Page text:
4 Supplements That Reduce Insulin Resistance

4 Supplements That Reduce Insulin ResistanceInsulin resistance is a common problem. Too many people are overweight and eat a diet heavy in processed foods that contain trans fats, bleached flour, and high fructose corn syrup. To make matters worse, most Americans are burning the candle at both ends, leaving little time for sleep. All of these factors contribute to insulin resistance. The problem with insulin resistance is it can eventually lead to type 2 diabetes and increase the risk of other health problems such as heart disease.

The most important thing you can do to reduce insulin resistance is to eat a whole food diet consisting of lean protein, fruits, vegetables and healthy fats such as the monounsaturated fats found in nuts and olive oil. Exercise regularly, and get at least seven hours of sleep a night. In addition, there are four supplements that may help to reduce insulin resistance.


A little cinnamon in your cereal could have substantial health benefits. Animal studies and preliminary research in human shows that cinnamon in quantities as little as ½ teaspoon helps to increase insulin sensitivity. The active ingredient in cinnamon allows insulin to more easily do its job of helping glucose enter cells. As a result, the pancreas can produce less. Less circulating insulin means a lower risk of heart disease and less belly fat.

Because cinnamon boosts insulin sensitivity, it’s the perfect spice for diabetics to sprinkle on oatmeal in the morning. More cinnamon isn’t better though. The kind of cinnamon you buy in the supermarket contains coumarin, a compound linked with liver toxicity. Don’t consume more than a teaspoon of cinnamon a day, or buy Ceylon cinnamon that’s much lower in coumarin.

Chromium picolinate

Chromium is a trace mineral that helps insulin attach more easily to receptors on the surface of cells. This helps insulin function better, thereby increasing insulin sensitivity and reducing insulin resistance. Research shows that chromium boosts insulin sensitivity, but whether it helps people who already get enough chromium in their diet is unclear. One of the best sources of chromium is broccoli. Other good sources are grape juice, garlic, onions, and tomatoes. You can buy chromium in supplement form but talk to your doctor first.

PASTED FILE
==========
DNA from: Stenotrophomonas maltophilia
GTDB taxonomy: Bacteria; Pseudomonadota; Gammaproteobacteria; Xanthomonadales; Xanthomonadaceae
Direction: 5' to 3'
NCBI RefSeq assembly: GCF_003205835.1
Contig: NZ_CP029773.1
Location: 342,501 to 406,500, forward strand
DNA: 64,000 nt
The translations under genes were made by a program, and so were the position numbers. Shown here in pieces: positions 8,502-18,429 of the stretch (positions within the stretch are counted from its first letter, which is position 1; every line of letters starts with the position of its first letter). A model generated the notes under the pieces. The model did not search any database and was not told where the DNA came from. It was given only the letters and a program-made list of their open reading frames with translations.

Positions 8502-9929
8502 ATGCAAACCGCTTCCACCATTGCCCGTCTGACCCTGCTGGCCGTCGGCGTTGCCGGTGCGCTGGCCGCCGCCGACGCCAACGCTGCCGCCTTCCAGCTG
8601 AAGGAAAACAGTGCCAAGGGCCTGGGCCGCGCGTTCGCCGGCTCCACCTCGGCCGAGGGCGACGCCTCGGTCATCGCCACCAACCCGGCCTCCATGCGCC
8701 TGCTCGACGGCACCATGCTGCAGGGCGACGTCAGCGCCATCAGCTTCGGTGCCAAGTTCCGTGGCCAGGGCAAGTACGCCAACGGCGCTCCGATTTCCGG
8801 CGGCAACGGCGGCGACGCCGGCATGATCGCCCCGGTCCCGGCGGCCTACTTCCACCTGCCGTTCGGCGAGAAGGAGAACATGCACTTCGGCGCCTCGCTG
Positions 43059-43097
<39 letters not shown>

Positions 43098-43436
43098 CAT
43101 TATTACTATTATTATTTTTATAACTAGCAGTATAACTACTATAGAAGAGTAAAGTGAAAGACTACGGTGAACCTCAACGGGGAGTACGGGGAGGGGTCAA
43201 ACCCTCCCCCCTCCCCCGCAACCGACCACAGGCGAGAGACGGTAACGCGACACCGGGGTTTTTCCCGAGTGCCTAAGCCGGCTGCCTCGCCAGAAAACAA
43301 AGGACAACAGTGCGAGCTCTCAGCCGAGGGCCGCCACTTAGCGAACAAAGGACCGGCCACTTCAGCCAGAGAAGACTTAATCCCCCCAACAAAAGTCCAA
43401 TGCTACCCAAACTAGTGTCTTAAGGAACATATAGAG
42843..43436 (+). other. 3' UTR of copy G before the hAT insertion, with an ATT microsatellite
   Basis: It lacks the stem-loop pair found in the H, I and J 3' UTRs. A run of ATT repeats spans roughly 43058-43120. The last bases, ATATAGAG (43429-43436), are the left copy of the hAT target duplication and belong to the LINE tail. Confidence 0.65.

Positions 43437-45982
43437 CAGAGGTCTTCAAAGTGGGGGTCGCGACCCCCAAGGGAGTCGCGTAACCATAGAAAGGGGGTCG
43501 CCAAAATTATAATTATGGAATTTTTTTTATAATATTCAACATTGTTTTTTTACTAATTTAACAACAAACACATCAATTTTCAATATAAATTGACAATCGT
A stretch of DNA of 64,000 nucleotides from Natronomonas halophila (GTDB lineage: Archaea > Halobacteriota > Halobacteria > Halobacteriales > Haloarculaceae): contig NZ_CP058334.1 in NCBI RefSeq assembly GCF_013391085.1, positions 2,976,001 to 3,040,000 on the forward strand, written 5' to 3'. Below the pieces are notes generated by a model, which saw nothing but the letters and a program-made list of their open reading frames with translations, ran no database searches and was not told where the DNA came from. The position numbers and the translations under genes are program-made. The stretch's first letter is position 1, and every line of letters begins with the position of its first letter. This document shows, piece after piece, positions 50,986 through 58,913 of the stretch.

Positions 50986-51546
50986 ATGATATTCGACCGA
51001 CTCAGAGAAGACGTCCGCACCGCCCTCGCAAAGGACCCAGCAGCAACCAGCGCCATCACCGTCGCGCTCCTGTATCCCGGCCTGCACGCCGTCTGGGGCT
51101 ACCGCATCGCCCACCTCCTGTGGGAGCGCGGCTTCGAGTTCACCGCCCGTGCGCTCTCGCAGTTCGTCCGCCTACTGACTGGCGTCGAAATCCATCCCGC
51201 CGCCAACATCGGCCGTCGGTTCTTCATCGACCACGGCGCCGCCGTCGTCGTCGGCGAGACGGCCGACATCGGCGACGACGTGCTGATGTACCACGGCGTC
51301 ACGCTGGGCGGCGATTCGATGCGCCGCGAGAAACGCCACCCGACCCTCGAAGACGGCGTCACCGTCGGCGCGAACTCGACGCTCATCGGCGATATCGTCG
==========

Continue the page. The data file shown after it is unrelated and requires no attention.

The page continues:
Magnesium is involved in more than 300 chemical reactions in the human body. It also helps insulin work better. People who are deficient in magnesium are more likely to have insulin resistance. According to research published in Diabetes, Obesity, and Metabolism, magnesium reduces insulin resistance in both normal people and people with type 2 diabetes. The best food sources of magnesium are bran, lentils, tofu, almonds, cashews, and split peas. It’s also found in respectable amounts in seafood, coffee, and tea. Magnesium deficiencies aren’t common in people who eat a healthy diet, but chronic stress can increase the need for this mineral.

Alpha-Lipoic Acid

Oxidative stress, a situation where cells are damaged by too much oxygen, contributes to insulin resistance. Animal studies show that the antioxidant alpha-lipoic acid reduces oxidative stress and improves insulin function. The best source of alpha-lipoic acid is red meat, but green, leafy vegetables contain this antioxidant as well. There are alpha-lipoic acid supplements on the market, but it’s best to avoid supplementation until further research confirms its benefits in humans.

The Bottom Line?

There are natural ways to reduce insulin resistance and ward off diabetes through altering your diet, and, possibly, by taking certain supplements. Eat a whole food diet that includes lots of non-starchy vegetables, lean protein and healthy fats such as those in olive oil, nuts, and fatty fish. Enjoy more magnesium-rich foods, and add a little cinnamon to your coffee to help reduce insulin resistance. And don’t forget to exercise.



Magnes Res. 2004 Jun;17(2):126-36.

Diabetes, Obesity and Metabolism. Volume 13, Issue 3, pages 281–284, March 2011.

Medscape Family Medicine. “Oxidative Stress-Activated Signaling Pathways: Oxidative Stress and Insulin Resistance”

Diabetes Care. 26:3215-3218, (2003).


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